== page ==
The hanging crispy things are not pork rind but buffalo rinds.  Light airy and delish!
Fresh Veggie Basket.  Yum.
Khao Soi – Luang Prabang Style

You choose your noodles, tear your garden herbs and veggies, squeeze some limes and dump crazy amounts of chillis and dig in.  It was around 80 baht which i thought was quite expensive for street food, but again this is Luang Prabang.

My fondness for Khao Soi is great as i had 4 bowls of if at different places.  This place seemed like a local restaurant – although there is no such thing because locals eat at home. They have Shrimp paste on the table complimentary eaten with fresh vegetables.  Thai use it to make a dip but the locals here eat it straight with fresh vegetables.  Quite lovely as i’m used to th epungent smell.

Khao Soi at a local restaurant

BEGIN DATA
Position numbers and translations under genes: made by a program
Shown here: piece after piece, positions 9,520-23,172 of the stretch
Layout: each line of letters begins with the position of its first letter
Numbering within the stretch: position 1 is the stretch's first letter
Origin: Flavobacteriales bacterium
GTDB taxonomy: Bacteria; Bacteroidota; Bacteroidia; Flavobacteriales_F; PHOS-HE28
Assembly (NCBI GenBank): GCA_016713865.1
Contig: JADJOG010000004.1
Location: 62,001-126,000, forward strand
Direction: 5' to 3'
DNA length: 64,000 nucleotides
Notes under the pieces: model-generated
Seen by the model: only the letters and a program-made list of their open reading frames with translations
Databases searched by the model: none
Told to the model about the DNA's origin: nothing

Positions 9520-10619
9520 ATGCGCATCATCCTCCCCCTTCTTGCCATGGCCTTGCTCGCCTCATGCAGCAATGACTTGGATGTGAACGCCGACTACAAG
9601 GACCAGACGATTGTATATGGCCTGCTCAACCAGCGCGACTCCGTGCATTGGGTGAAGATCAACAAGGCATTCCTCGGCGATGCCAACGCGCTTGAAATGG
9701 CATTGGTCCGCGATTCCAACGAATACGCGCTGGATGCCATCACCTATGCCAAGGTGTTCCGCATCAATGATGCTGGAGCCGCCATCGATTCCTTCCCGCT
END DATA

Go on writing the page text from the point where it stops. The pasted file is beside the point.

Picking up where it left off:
Note that they all serve this noodle soup with fresh mint, limes and lettuce.  Really hearty and savory from the bean paste which is total different from miso which has a different feeling of saltiness to it.  The contrast with the tomatoish broth makes it a fresh sourness to it.

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This place serves their Khao Soi with Pork Rinds inside.  Broth was very savory.
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Plump Rice Grains – Soft and Hot

I have always preferred sticky rice over steamed rice i think its got a good texture and just feels more right.  The sticky rice at this roadside restaurant (only 4 tables) is nicely steamed.  Not tough when cooled.  Still soft and chewy.

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Sai Oua – Pork Sausage

The pork sausage is much blander than the ones in Northern Thailand but quite crispy casing, and juicy insides.  I feel that Laotian cuisine really relies on the tastes of the ingredients and not too much flavoring.  It will be considered bland for Thai tastes who which are so used to so much flavoring.